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General Information on the semi-reserves

On the 5th International Symposium on the Preservation of the Przewalski horses at Leipzig (1990). Inge and Jan Bouman, board members of the Foundation gave a report on the semi-reserves project IUCN/WWF No. 3077, which started in 1980.

This section is based on an article published by the Zoologischer Garten Leipzig ( Germany ) in the proceedings of the symposium. It gives information on the aims of the semi-reserve, the different nature reserves in the Netherlands and Germany and the behaviour of the Przewalski horses in semi-wild living conditions.

The reintroduction programme for the Przewalski horses had a systematic approach and was executed step by step. The first phase of the programme started in the semi-reserves.

Short description of the different semi - reserves

In 1990, when the article was published, the Foundation had 56 Przewalski horses in five semi-reserves and another 8 foals were soon to be born.

Nature Park LelystadThe first semi-reserve was established at Nature Park Lelystad owned by the Ministry of Transport and Communications. It comprises at present 40 ha (100acres) of pastures on clay soil alternated with parts of woodland. All over the territory hills are constructed to give the Przewalski horses chances to get out of sight of each other f they want. A variety of herbs is shown along the hills. Enough food is available for all year grazing, no extra supply is needed in winter. Only in Lelystad public is allowed, but they cannot touch the horses. All other semi-reserves are closed to the public. The stallion Apoll, donated by the Cologne Zoo, is the leader of a group of four mares from different genetic backgrounds born in Memphis Zoo (USA), Bern ( Switzerland ), and two in Owslebury ( England ).

The second semi-reserve was established at the Noorderheide, in the centre of our country, which measures 250 ha (625 acres) with a variety of heather fields on sandy soil, small pastures and different types of forest. A harem of the stallion Tello and his four mares were kept on this completely fenced in nature reserve owned by the State Forestry Department. These mares originate from Leipzig ( Germany ), Midway Manor ( England ) and Bern ( Switzerland ). Unfortunately, the vegetation is too poor, so only on the Noorderheide we had to give the Przewalski Horses extra food. All other territories have sufficient food for year round grazing. Mineral licks were added everywhere. Breeding at Noorderheide has been stopped in 2000, because enough horses were transported to Mongolia.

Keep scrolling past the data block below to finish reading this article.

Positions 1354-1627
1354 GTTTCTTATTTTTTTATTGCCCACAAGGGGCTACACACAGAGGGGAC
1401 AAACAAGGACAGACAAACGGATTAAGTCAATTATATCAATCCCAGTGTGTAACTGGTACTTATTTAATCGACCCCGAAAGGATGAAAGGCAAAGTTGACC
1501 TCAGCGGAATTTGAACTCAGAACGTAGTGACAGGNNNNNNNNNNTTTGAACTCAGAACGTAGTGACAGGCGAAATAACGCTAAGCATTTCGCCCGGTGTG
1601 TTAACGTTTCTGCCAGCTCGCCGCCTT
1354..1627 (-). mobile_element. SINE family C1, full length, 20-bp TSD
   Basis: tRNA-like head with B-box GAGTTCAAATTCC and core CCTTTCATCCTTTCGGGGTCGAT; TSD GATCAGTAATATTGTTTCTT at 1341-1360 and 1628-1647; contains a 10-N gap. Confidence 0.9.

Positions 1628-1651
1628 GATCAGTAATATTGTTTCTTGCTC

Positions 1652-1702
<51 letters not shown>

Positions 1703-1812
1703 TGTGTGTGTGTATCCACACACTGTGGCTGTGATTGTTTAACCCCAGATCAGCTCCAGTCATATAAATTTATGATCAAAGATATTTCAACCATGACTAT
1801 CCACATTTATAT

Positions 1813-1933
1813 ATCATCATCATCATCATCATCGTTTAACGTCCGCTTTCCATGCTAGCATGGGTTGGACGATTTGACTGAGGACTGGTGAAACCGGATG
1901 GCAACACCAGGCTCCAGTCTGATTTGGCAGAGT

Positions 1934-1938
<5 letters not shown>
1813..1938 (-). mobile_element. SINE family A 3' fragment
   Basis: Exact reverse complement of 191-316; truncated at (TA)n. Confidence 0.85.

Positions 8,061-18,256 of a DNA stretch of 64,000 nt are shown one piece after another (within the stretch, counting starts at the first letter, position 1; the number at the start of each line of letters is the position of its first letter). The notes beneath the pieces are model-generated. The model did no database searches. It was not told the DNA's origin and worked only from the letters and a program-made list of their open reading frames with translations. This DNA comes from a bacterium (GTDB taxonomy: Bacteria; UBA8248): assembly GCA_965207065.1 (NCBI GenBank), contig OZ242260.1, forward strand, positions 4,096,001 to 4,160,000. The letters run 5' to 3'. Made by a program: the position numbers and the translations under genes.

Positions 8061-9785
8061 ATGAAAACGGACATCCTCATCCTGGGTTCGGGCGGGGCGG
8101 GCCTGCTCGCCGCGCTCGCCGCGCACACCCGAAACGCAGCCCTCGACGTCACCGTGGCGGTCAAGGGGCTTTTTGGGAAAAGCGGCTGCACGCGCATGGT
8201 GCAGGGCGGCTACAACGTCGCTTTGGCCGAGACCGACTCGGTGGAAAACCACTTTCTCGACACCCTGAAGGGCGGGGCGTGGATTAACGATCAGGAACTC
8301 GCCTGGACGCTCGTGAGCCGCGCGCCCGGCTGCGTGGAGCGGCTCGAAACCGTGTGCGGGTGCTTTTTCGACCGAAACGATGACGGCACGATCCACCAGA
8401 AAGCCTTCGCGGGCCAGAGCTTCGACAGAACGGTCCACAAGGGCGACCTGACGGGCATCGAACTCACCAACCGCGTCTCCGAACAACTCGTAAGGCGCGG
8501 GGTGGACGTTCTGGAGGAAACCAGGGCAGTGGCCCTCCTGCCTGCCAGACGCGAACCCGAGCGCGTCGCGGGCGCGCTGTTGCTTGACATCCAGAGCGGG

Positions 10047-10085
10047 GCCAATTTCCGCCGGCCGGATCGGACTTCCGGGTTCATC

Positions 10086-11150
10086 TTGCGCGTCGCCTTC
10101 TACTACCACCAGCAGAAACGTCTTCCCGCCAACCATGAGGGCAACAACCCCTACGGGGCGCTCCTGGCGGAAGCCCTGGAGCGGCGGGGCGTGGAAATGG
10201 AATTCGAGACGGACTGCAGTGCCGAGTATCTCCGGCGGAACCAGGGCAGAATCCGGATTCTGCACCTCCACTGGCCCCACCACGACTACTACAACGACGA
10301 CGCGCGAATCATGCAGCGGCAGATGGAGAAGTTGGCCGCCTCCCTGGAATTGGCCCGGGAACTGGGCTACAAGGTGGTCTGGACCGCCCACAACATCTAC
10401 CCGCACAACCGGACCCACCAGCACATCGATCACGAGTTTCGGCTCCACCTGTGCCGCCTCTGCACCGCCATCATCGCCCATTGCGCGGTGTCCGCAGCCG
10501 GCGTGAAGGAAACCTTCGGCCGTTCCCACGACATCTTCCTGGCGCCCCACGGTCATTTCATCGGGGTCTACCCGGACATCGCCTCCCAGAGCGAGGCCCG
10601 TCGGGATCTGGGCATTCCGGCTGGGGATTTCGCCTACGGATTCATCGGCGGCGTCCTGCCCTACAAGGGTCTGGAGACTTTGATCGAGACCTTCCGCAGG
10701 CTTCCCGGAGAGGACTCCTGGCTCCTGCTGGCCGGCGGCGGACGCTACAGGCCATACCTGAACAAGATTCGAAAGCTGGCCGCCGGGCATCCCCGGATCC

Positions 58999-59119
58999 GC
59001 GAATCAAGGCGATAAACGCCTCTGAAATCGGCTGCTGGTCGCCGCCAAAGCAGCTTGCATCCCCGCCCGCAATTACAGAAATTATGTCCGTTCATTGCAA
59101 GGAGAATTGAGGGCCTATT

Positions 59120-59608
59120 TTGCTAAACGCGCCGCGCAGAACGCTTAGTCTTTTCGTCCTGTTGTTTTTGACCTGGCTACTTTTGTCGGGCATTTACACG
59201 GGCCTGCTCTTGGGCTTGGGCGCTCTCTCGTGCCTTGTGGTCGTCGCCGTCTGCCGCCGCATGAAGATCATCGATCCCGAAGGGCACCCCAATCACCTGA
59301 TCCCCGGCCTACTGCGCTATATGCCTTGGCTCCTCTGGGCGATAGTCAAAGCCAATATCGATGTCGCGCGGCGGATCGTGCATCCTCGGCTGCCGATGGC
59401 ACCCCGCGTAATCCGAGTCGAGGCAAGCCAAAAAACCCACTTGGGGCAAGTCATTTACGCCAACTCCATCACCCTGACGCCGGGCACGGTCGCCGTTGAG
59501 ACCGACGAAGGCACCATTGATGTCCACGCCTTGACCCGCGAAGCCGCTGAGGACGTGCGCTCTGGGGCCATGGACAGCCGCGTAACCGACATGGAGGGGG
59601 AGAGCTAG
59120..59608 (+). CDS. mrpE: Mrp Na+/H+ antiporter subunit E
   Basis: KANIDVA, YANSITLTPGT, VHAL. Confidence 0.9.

The third semi-reserve was situated near Nijmegen. This nature reserve covers 30 ha (75acres) and has an ideal vegetation of different types of pastureland on clay as well as sandy soil. The hilly territory is full of herbs alternated by parts of woodland and natural lakes. No extra foodsupply was needed during the winter. Five mares born in the semi-Reserves in Lelystad and Noorderheide were kept in this area together with the stallion Vagur obtained from the USSR. The last group of horses from this area has been transported to Mongolia in 1998.

Stallions on the Goudplaat

The eleven stallions born in the semi-reserves were kept on a 40 ha (100 acres) large peninsula in the South of the Netherlands , called Goudplaat. They had formed two groups each with their own leader. They do very well on the herbaceous vegetation. The stallions look for shelter behind the high thorny bushes and trees and drink water from a natural pond. Not all stallions were suited for transport to Mongolia. After the last transport in 2000 some stallions have remained in Goudplaat.

Another group of eight mares, all born in our semi-reserves, was released in the fifth semi-reserve at Meppen ( Germany ) offered by the State Niedersachsen, measuring 65 ha (165acres). Two stallions from Denver and Minnesota (USA) joined them, giving them a chance of free mate choice to form their own harems in time. The territory has enough food supply for year round grazing for two harems. This semi-reserve has a very varied vegetation with different grasses and herbs, part of it being moorland and part of it agricultural land. The horses can look for shelter in the woodlands and have all possibilities for browsing on bushes and different trees. Even though the breeding programme of the foundation has stopped, there are still Przewalski horses here. They are part of the EEP, a joint breeding programme of several zoos.

Additional information

Only Naturepark Lelystad and Klosterwalde are open for public and can be phoned directly.

Semi-reserve Klosterwalde

In March 1995 the sixth semi-reserve for the Przewalski horses of the Foundation was established at Klosterwalde (Templin) some 100 km. north of Berlin. The 30 ha. large area is enlarged at present till 100 ha. The hilly pastures encircle a beautiful natural lake. In the forest parts the horses can find shelter. In 2000 the first foals will be transported to Mongolia.

The semi-reserve is part of the Naturpark Uckermäukische Seen (Staat Brandenburg). This Naturpark thanks its name to the numerous natural lakes in the area. The park is bordered by the cities Prenzlau, Lynchen, Fünstenberg, Zehdonick and Templin.

Nature Park Lelystad

Telephone: 0320-253643 (the Netherlands)